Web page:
Iain Woodhouse, a colleague at the University of Edinburgh, has produced a charming short video to explain the concept of ecosystem services to his son:
Take a look at the video, it makes some great points in only 90 seconds.
Go on, watch it now, before you read on. (It does have sound!)
In its way it’s a charming story and makes clear something that all too often is ignored or confused.
But what I find really interesting are the stories that underlies this short video. One of them is story of money:
And the problem is, because everyone gets [the goods and services of ecosystems] for free, we take it for granted. Now the [biosphere] is going a little bit wonky…
And the economic framing continues.
But what other stories could the video have picked up? Perhaps:
And the problem is, because we haven’t agreed how to share [the goods and services of ecosystems] fairly, the [biosphere] is going a little bit wonky…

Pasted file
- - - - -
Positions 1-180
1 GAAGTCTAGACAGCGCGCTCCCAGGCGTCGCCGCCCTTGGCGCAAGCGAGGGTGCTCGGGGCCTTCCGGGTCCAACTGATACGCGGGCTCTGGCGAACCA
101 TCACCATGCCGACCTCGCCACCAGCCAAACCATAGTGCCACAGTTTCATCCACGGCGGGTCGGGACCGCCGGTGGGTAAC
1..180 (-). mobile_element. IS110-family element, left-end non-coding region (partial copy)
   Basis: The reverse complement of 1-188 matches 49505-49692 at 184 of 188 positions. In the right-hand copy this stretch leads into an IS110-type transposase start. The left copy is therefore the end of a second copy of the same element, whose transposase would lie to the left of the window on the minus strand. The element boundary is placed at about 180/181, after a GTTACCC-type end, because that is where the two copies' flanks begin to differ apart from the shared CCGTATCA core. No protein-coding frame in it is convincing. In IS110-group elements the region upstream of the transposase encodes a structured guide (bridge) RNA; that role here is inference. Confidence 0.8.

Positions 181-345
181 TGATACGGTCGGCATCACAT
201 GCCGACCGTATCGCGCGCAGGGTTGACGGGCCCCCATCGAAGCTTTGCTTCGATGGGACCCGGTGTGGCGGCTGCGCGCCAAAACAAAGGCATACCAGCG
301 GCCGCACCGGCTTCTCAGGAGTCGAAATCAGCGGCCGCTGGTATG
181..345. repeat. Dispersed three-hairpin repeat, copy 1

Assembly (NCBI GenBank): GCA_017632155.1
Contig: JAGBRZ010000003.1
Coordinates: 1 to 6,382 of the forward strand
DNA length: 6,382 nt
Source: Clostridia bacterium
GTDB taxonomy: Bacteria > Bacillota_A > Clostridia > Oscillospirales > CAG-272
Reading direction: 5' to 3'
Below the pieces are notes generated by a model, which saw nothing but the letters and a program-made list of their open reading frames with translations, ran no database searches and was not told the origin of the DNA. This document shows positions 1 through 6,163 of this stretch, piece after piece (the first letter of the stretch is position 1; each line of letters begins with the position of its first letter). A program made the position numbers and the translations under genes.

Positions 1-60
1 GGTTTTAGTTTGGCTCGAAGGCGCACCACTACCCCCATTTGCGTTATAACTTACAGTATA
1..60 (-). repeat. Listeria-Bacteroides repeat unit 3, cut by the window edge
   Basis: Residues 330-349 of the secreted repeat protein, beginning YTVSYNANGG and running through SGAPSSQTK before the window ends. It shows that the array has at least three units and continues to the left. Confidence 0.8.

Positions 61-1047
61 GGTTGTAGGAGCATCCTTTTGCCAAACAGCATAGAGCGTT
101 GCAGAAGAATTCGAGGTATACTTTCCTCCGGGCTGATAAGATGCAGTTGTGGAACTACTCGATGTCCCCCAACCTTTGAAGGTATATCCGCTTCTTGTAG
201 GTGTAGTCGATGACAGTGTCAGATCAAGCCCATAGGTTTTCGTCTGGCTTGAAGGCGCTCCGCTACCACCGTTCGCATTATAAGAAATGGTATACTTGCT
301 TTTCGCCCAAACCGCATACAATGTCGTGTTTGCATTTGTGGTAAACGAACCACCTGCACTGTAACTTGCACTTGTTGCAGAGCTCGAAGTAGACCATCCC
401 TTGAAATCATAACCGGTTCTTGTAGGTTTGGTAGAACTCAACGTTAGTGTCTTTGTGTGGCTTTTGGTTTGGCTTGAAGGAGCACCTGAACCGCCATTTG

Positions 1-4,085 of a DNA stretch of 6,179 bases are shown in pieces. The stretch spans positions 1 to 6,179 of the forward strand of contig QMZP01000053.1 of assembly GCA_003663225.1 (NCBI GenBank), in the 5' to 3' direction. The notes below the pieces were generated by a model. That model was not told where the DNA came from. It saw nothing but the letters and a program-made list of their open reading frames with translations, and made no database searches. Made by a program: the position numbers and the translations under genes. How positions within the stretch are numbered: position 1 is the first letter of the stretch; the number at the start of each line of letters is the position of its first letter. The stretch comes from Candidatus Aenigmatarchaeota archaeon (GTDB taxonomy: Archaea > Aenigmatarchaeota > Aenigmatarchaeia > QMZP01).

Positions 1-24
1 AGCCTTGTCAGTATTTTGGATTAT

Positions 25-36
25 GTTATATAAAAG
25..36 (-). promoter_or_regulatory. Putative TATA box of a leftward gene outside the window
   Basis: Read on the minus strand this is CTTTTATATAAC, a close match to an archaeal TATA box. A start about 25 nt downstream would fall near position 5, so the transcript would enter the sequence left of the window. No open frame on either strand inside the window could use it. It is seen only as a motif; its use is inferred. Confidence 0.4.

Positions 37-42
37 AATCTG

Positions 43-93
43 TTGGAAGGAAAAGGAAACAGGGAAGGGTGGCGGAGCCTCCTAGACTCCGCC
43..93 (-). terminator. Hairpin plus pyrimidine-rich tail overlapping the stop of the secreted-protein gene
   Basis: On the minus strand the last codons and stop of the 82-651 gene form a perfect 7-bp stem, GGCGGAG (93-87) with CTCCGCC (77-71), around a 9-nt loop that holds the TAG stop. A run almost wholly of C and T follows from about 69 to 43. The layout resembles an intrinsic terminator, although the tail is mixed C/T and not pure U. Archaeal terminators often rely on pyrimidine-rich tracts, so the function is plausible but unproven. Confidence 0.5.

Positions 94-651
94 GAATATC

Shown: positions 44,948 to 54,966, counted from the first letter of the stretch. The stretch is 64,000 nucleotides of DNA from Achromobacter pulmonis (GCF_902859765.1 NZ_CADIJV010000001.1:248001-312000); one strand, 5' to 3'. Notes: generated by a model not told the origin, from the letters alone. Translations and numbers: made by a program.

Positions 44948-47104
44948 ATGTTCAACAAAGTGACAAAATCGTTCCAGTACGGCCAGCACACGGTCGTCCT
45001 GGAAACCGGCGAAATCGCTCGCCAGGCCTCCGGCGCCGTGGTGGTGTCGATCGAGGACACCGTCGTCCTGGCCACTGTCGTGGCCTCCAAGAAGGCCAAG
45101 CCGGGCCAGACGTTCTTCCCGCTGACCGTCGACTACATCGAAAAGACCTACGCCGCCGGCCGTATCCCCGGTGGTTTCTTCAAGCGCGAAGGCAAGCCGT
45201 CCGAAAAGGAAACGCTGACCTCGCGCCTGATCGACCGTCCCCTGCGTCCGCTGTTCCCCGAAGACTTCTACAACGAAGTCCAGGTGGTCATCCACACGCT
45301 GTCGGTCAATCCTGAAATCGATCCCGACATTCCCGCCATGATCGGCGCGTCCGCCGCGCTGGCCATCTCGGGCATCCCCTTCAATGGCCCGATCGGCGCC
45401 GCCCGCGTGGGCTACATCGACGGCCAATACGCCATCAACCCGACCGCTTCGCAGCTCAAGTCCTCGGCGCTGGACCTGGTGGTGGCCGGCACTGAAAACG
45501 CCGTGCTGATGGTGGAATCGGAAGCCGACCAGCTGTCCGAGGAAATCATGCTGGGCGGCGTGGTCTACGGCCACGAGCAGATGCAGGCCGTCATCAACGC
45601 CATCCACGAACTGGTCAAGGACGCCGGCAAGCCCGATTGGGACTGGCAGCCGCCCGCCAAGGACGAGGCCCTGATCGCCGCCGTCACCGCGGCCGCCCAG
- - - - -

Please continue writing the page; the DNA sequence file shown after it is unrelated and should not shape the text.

And the problem is, because we’ve been ignoring where [the goods and services of ecosystems] come from, we haven’t been looking after the land and sea properly. Now the [biosphere] is going a little bit wonky…
And the problem is, because we’ve been persuaded to buy so much stuff we don’t really need, the [biosphere] can’t cope and is going a little bit wonky…
What other stories can you come up with?
Each of these stories, would I think, lead us to think about the problem and how we might solve it in very different ways.
I’m not at the Forum on Natural Capital so I don’t know if they’re discussing these alternative starting points for tackling the undoubted stress we’re putting on the rest of the natural world, and therefore on ourselves. I hope they are.
To be fair, Iain raises the issue of economics in his blog post about the video; and I think he and Sandy have done a great job! Sandy does the voiceover and signs off with:
I hope [the biosphere] is still working when I grow up.
So do I Sandy, so do I.